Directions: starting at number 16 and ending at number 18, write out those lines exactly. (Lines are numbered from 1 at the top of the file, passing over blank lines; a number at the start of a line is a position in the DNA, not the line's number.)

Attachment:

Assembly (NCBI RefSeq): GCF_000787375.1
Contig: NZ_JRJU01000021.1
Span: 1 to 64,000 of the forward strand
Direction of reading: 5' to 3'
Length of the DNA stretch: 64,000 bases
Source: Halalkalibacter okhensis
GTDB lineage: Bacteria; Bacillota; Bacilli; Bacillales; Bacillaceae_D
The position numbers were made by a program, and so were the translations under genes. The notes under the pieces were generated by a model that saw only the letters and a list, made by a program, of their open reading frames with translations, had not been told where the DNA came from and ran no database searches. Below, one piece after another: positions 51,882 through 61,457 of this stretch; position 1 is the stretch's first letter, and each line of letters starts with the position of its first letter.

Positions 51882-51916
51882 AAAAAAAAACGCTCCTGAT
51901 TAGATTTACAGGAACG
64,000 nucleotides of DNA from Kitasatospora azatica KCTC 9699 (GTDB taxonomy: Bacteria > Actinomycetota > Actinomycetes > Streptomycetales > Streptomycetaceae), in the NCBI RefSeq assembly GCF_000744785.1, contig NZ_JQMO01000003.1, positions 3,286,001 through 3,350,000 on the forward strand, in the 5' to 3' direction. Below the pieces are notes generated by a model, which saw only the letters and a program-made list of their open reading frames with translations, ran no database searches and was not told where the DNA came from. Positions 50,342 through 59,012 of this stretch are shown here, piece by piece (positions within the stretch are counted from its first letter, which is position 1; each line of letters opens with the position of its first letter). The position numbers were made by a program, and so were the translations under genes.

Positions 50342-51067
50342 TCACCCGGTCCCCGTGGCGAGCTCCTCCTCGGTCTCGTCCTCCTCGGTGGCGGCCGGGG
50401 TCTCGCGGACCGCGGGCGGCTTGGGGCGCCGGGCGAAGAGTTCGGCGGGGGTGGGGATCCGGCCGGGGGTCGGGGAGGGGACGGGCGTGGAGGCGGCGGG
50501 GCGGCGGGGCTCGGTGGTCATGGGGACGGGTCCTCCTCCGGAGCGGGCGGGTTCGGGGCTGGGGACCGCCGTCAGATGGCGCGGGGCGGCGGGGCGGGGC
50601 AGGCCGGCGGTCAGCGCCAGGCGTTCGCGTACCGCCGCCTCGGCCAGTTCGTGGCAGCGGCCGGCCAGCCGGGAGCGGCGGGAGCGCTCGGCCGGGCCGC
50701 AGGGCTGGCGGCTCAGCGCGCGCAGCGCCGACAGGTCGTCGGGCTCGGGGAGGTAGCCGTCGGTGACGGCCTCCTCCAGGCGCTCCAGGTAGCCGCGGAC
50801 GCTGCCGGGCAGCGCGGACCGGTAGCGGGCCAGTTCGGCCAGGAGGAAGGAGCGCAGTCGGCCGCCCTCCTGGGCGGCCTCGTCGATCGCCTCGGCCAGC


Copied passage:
50501 GCGGCGGGGCTCGGTGGTCATGGGGACGGGTCCTCCTCCGGAGCGGGCGGGTTCGGGGCTGGGGACCGCCGTCAGATGGCGCGGGGCGGCGGGGCGGGGC
50601 AGGCCGGCGGTCAGCGCCAGGCGTTCGCGTACCGCCGCCTCGGCCAGTTCGTGGCAGCGGCCGGCCAGCCGGGAGCGGCGGGAGCGCTCGGCCGGGCCGC
50701 AGGGCTGGCGGCTCAGCGCGCGCAGCGCCGACAGGTCGTCGGGCTCGGGGAGGTAGCCGTCGGTGACGGCCTCCTCCAGGCGCTCCAGGTAGCCGCGGAC